A mother has revealed she had a special bust enhancement to allow her to breastfeed her baby.
Alice Coombe, 24, from Plymouth, Devon, says she hated her 32A bust more than ever after breastfeeding her first son Hector three years ago.
Alice said she knew that she wanted more children but worried she would not have the confidence to breastfeed and bond with them, reported the Daily Mail.
Before her second child Elizabeth was born she decided to put an end to her misery by getting breast augmentation in 2016.
The mum-of-two said she was thrilled with the results after surgery took her from a 32A to a 34DD.
She asked for her implants to be put underneath the milk glands so it does not affect breastfeeding, and had 'no complications' feeding Elizabeth.
And while Alice says she surgery has helped boost her confidence and that she would never have gone ahead with it if it meant she would be unable to breastfeed.
She said: "Breastfeeding was very important for me.
"I feel it's a bonding process with your baby and I feel you're giving them the best nutrients, it's such a natural thing to do and for them it's so comforting too.
"I hated my boobs after breastfeeding the first time. I always had little boobs.
"To me it was the best thing I ever did."
Alice breastfed both of her children, Hector, three and Elizabeth, seven months, until they were five months old.
Many breastfeeding websites say that it is most likely possible to breastfeed with implants, but it depends on the kind of surgery.
While most approaches are compatible with breastfeeding, a 'smile' incision around the areola increases your risk of having breastfeeding problems.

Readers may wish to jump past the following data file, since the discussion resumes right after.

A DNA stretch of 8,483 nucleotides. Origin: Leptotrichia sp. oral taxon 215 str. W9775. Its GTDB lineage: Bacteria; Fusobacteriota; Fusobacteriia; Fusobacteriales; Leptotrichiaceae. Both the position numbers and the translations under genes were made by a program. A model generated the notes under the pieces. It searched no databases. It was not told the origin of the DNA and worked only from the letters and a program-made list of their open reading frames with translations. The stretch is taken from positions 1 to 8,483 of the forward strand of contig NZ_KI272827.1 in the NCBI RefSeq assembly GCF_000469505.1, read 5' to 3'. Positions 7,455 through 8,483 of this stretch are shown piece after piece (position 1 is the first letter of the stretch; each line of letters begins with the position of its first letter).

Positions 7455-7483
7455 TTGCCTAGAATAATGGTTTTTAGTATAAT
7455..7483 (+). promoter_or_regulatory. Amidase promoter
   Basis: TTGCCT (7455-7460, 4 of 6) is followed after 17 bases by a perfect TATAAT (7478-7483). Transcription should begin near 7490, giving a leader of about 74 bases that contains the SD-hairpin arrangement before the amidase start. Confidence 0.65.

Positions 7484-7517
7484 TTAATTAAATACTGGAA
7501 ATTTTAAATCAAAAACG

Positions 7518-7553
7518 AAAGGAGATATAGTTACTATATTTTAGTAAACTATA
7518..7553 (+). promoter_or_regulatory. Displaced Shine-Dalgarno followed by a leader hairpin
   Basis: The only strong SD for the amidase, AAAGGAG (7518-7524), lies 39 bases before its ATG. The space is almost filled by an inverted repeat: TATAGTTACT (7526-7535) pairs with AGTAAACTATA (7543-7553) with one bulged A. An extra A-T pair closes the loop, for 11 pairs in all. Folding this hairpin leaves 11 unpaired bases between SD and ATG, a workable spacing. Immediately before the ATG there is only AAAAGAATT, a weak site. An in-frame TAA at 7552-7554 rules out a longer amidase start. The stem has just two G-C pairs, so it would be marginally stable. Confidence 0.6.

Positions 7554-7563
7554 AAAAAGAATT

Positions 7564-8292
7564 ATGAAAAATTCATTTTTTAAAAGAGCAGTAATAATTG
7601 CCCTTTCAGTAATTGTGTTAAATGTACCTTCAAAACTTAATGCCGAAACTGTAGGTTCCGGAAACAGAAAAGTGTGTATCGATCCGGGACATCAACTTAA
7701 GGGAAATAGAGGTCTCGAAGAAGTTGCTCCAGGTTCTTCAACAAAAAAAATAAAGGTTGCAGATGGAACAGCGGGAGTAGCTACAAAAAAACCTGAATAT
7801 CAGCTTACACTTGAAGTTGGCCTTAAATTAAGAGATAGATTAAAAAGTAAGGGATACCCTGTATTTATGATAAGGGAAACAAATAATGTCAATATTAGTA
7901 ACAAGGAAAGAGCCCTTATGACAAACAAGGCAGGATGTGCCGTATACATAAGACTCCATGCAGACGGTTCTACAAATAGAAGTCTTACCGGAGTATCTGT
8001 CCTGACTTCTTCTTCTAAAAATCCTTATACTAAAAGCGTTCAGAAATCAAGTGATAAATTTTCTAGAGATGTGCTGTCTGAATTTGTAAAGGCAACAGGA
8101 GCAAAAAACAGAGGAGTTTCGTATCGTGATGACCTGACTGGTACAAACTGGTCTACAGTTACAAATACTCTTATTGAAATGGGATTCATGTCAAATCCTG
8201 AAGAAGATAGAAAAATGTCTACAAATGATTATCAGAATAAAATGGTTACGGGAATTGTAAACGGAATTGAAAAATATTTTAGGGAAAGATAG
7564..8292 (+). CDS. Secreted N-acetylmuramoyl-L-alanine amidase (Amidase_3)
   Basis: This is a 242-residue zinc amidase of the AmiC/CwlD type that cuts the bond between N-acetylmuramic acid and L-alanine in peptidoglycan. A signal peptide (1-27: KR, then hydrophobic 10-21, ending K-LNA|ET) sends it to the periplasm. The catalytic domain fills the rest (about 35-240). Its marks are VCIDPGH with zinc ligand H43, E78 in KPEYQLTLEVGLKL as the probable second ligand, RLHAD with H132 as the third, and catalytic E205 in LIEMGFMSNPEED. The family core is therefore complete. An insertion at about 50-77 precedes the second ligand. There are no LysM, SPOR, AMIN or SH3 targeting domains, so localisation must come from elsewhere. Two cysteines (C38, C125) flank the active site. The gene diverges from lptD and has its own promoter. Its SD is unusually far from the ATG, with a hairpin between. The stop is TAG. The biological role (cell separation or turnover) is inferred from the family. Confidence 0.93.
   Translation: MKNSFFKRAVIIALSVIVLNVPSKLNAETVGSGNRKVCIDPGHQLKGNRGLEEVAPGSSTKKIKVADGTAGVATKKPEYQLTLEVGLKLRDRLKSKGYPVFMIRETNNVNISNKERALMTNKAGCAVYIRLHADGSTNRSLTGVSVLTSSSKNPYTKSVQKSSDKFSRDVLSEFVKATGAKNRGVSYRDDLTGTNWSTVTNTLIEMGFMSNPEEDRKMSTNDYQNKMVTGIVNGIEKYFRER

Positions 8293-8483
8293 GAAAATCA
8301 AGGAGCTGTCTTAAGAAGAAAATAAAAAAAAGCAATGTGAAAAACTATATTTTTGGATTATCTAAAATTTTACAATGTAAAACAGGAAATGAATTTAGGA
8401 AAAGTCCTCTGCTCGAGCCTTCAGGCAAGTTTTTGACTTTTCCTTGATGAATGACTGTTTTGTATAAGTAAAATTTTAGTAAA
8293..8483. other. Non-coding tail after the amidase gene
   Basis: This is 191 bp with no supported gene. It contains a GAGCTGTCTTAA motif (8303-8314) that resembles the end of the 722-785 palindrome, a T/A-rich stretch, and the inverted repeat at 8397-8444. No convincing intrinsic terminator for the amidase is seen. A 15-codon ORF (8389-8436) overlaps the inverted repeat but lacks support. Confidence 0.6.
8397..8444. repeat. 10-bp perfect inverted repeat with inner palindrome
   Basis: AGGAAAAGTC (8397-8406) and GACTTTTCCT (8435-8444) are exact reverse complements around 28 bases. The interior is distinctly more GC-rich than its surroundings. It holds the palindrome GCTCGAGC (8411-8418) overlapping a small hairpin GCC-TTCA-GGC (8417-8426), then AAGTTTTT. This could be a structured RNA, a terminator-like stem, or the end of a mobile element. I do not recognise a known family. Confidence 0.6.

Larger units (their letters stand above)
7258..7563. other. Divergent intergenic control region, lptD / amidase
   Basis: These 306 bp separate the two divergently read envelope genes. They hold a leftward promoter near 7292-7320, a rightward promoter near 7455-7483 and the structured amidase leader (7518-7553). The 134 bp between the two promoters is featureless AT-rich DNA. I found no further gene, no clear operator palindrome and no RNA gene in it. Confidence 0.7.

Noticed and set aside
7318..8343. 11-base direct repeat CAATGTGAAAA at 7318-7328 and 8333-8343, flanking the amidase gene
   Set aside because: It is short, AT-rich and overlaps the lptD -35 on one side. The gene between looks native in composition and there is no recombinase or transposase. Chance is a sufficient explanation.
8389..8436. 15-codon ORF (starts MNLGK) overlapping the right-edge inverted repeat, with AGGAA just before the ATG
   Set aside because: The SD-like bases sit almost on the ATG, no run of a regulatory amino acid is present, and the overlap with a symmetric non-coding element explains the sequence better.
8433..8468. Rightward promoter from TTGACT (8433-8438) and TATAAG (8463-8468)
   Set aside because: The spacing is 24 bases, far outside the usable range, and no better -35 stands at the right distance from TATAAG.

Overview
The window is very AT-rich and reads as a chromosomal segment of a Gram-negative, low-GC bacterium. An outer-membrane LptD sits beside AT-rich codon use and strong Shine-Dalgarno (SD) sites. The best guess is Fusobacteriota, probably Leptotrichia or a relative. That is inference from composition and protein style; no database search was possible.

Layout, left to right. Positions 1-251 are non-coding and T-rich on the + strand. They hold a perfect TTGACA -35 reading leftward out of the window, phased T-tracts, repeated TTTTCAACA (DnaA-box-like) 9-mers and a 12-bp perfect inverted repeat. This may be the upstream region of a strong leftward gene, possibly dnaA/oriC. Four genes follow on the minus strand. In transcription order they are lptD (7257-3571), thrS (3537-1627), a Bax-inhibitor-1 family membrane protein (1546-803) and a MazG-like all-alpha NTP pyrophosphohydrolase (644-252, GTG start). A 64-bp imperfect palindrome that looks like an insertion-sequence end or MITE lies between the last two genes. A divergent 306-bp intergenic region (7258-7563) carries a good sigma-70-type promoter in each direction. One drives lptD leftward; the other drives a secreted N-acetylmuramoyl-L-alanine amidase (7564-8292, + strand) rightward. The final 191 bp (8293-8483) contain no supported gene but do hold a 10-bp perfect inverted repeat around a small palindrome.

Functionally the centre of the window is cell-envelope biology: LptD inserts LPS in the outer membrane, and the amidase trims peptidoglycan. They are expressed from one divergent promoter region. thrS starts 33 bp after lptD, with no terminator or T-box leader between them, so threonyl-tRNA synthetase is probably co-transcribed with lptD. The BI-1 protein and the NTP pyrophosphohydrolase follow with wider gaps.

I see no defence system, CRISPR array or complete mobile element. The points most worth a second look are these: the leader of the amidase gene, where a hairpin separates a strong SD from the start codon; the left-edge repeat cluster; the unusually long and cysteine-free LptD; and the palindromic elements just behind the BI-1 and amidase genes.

Alice, a former PR worker spent the last 10 years in Tenerife, where she met fiancé Hector and had her two children said she believes that "everyone should feel comfortable in their own skin".
She added: "We shouldn't have to hide things that we are proud of. I'm very proud of my boobs.
"I wasn't happy and there was a chance to change it, so I did. Wear what you want, if you want to show your legs or your boobs then you can.
"It's 2018, it's just a bit of cleavage."
The surgery, which she had done in Spain, cost her £3,800 ($7,400).
Read more: • Breastfeeding older children: What's wrong with it?
She added: "Hector was very encouraging, it's lovely to have that kind of support. My whole family are supportive."
CAN YOU BREASTFEED AFTER A BOOB JOB?
Breast implants can reduce a mother's milk supply. The extent of damage depends on:
1. Where the incision is made to insert the implant will determine the degree of damage to milk glands, ducts, nerves or blood supply.
If an incision is made around the edge of the nipple and areola, this can affect nipple sensation and cut the nerve that triggers the neurohormonal reflex needed for making and releasing breast milk.
2. Where the implant is placed. If the implant packet is placed between the glandular tissue and the muscle layer, it is said to be more likely to exert pressure on the ducts and glands which may interfere with milk flow and reduce milk production.
3. Scar tissue may cause firmness in the breast, distortion and pain and can extend into milk ducts and affect the milk supply.
4. Reconstruction surgery. Enlarging a breast is due to abnormal breast development may mean there is underlying absence of functional breast tissue.
Source: Breastfeeding Support